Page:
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Review of A New Benchmark In Property Sites/Tours

In: 
Published: 01/09/2007
By: larry


I was googling around yesterday and ran across an interesting example of what I think is a state-of-the-art property site or tour. I think property sites and tours are morphing together into a single entity since it has become so inexpensive to purchase domain names these days. Why not get a domain name for a tour since it's only a few bucks a year.

I want to point out a few points about these (i-Flyer) tours which are a product offered in the Seattle area by a company called Vistaestate. I did a post last March on an earlier version of this companies property site. At the time we had quite a discussion about the HDR only approach that this company uses so I won't revisit that subject other than to say I think they do a good job of HDR and there only a few weird looking images.

I think this property site/tour has some significant features that are not unique but I keep seeing them over and over on tours I find appealing:

  1. The design is simple, elegant and straight forward.
  2. The navigation is clean and simple showing you thumbnails all the possible images and allows you to decide what to look at when instead of automatically marching through the photos and not allowing the viewer to control the slide show (I call this latter approach the Everett Fenton Gidley approach). Gidley's contention is that it's better to do everything for viewers. If they have to do anything they are likely to leave.
  3. The images are BIG. 800x600 or bigger. Big images can create more impact than small dinky ones. Small image tour and sites are a design left over from back in the days when bandwidth was a big issue. I just tested the effective speed of my Comcast connection and it's usually around 6 megabits per second... so I want BIG images! Most real estate viewers are no different than I am.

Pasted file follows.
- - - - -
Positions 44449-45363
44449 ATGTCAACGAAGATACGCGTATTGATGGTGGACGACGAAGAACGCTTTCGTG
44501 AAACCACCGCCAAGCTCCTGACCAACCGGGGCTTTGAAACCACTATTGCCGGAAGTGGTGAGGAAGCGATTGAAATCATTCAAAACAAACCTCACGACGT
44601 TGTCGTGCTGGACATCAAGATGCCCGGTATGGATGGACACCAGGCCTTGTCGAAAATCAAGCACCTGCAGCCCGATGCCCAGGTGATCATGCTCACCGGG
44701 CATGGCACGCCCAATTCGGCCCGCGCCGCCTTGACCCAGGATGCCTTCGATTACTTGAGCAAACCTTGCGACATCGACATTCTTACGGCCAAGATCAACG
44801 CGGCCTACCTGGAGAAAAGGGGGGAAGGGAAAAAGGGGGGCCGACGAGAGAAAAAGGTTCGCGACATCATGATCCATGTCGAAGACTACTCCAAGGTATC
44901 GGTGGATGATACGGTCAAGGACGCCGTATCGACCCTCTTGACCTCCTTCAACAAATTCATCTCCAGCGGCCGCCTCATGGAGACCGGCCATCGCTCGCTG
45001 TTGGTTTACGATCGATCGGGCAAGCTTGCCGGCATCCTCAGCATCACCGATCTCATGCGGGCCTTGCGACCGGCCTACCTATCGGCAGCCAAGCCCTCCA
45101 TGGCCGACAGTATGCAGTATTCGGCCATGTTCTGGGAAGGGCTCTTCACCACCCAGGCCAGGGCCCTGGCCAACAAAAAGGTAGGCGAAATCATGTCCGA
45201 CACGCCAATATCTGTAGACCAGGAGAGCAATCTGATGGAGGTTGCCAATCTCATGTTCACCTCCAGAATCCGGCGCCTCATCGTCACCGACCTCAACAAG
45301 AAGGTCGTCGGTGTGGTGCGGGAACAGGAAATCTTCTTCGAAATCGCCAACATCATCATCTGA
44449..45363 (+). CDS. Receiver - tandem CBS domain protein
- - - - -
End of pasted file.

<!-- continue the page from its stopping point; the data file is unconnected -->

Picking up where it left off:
4. Notice that it looks like they are selling advertising to local companies... tasteful yes but still ads. Or maybe the business of a friend of the founder.

The images are by-in-large pretty good looking. There are some inconsistencies; the fourth image from the top has a serious converging vertical problem. This distracts from the otherwise very professional look of the images. A few of the image have the "dirty shadows" so characteristic of HDR images.

The last thing I want to rant about is the mixed use of portrait mode and landscape mode. I haven't talked about this much but I'm becoming more and more annoyed by this phenomenon. I have nothing against portrait mode photos if used in an appropriate design that requires portrait mode, but I feel mixing them with landscape mode in a horizontal mode slide show frame is bad design. The horizontal images are displayed big and beautiful and the vertical ones are scrunched to fit the height of the horizontal frame. Yuck! The vertical mode photos are frequently vertical not because vertical is the only way to convey the image but because the photographer was oblivious to how the image was going to be used. I this particular slide show that has so many images I'd rather they just left out all the vertical images. Nothing would be lost and It would result in a much more pleasant viewing experience!

13 comments on “Review of A New Benchmark In Property Sites/Tours”

  1. That did look pretty good. I'm seeing more and more sites going to the black background and it definitely helped to make an impact with these photos. I have always liked the idea of a single property site as well and this one appears to have all the hot buttons. A few things did irk me however.